SPA-362-s19-week7

 

SPA 362 – Spring 2019
Leadership Development  Lab II

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Week 7:  Media and Social Media – Katharine Graham and Larry Page
(and a few others)

We look at leaders in the publishing industry this week.  Katharine Graham inherited the mid-century Washington Post (from her husband, who got it from her father) when it was still clearly subordinate to the New York Times. The founders of Twitter helped us become publishers on our own, while Google allowed us to learn everything ever published and at the same time threaten publishing as we know it.

Conspicuous by his absence here is Mark Zuckerberg – I wondered if your classmates might offer something by him.  We may yet see him in a future week.


Katherine Graham, Washington Post

We start by watching Katharine Graham for a couple of minutes, on publishing the Pentagon Papers (video – 4 min), The Connecticut Forum, “A Conversation about Leadership,” 1997

Graham spoke to NPR in 1997 about her early days at the publisher of the Post, including the decision with the New York Times to publish the Pentagon Papers. She discusses a range of leadership issues – including pressure from the federal government, lawyers and investors, and from the men who up until now had run then newspaper and newspaper business.
https://www.npr.org/2017/12/15/571106581/how-katharine-graham-defied-a-federal-judge-to-publish-the-pentagon-papers


Biz Stone, co-founder of Twitter, on Twitter and Activism

Stone wrote in the Atlantic in October 2010 about some of the important roles Twitter and other “small changes” can have in revolutionizing society.  This was a year after the 2009 Green Revolution in Iran, in which one protester died on Twitter, and just weeks before the beginning of the 2011 Arab Spring, in which many of the early protesters organized and publicized their movements on Twitter
https://www.theatlantic.com/technology/archive/2010/10/exclusive-biz-stone-on-twitter-and-activism/64772/   More on Stone’s modest upbringing, simple living, and “naïve idealism” in Vanity Fair


Jack Dorsey, on the origins of Twitter and Square (the phone-to-accept-credit-card-payments adapter)

If the old maxim “necessity is the mother of invention” used to be true, maybe information and communications are the mothers of invention in the social media age.  Dorsey has very simple ideas.  But, he warns, “It’s really complex to make something simple.”   Clips from his 2013 interview on Charlie Rose (video – 7 min)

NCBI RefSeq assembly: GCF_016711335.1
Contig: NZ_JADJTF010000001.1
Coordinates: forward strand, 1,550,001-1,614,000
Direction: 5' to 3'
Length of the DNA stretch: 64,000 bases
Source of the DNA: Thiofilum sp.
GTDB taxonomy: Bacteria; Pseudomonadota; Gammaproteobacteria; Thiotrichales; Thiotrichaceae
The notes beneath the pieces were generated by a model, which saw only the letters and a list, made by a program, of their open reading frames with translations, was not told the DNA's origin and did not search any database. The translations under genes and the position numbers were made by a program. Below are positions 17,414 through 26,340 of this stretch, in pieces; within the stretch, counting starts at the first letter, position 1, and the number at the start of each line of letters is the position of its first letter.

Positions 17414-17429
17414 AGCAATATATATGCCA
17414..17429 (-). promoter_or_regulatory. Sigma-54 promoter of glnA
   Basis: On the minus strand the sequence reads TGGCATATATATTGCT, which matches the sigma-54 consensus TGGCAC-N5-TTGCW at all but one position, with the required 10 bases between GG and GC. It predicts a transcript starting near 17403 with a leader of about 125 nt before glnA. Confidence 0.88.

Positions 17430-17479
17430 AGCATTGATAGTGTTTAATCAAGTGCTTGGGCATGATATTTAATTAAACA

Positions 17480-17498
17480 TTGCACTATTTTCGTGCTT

Recommendations from your classmates:

There are many good offerings from your classmates this week.  You might choose the Graham or Larry Page ones, if you like. Or you might enjoy them all.

Katharine Graham on a female President some day (video – 2 min) The Connecticut Forum, “A Conversation about Leadership,” 1997

Leadership Lessons from Katharine Graham – based on her books

Katharine Graham offers advice on leadership – at Harvard Business School, 1998

Leadership Lessons from Katharine Graham – ASU Cronkite School Humphrey Fellow Julia Tyler, 2012

Family Business lessons from Katharine Graham – Family Business magazine, 2001

What The Post gets right (and wrong) about Katharine Graham and the Pentagon Papers, Smithsonian magazine, Dec 2017:  “‘Me?’ I exclaimed. ‘That’s impossible. I couldn’t possibly do it.’”

What would Larry Page do?  Leadership lessons from Google’s doyen
Fortune magazine, April 18, 2011

Google Co-Founder Larry Page Just Taught an Essential Lesson in Leadership: Here It Is in 3 Words, Inc. magazine, May 1, 2017

Ex-Google exec on the leadership strategy she learned from Larry Page, CNBC, 2017

Sergey Brin and Larry Page: The Origins of Google, TED Talk, video (20 min) 2004

Google’s Larry Page uses an unusual management trick to inspire his employees to think bigger, Business Insider, 2016

There’s A Pretty Big Tension In How Larry Page Is Running Google, Business Insider, 2013


Essay Prompts

Please put these on Bb > Readings > Week 7.  You might consider an essay on any of a large number of questions.  Every week:  what do our leaders this week have in common with our leaders from previous weeks – or how do they differ?  A few considerations might be humility, a start-up mentality, closeness to or distance from front line workers, their origin story, the complexity or simplicity of their goals, their agility in changing times.  You might have a different example.

Your classmates offered these additional possible prompts:

The figures we studied this week as well as many others have had to make hard decisions in their time as leaders. How have these decisions and making them affected how they went forward and led in their respective fields?

What are the benefits of having a leader that one respects? How has this age of technological greatness affected leadership and respect?

What was leadership like for a woman at that time, especially with what Graham had to deal with?

As always, you can pose and answer a prompt of your own.

Think, write, think, re-write, have fun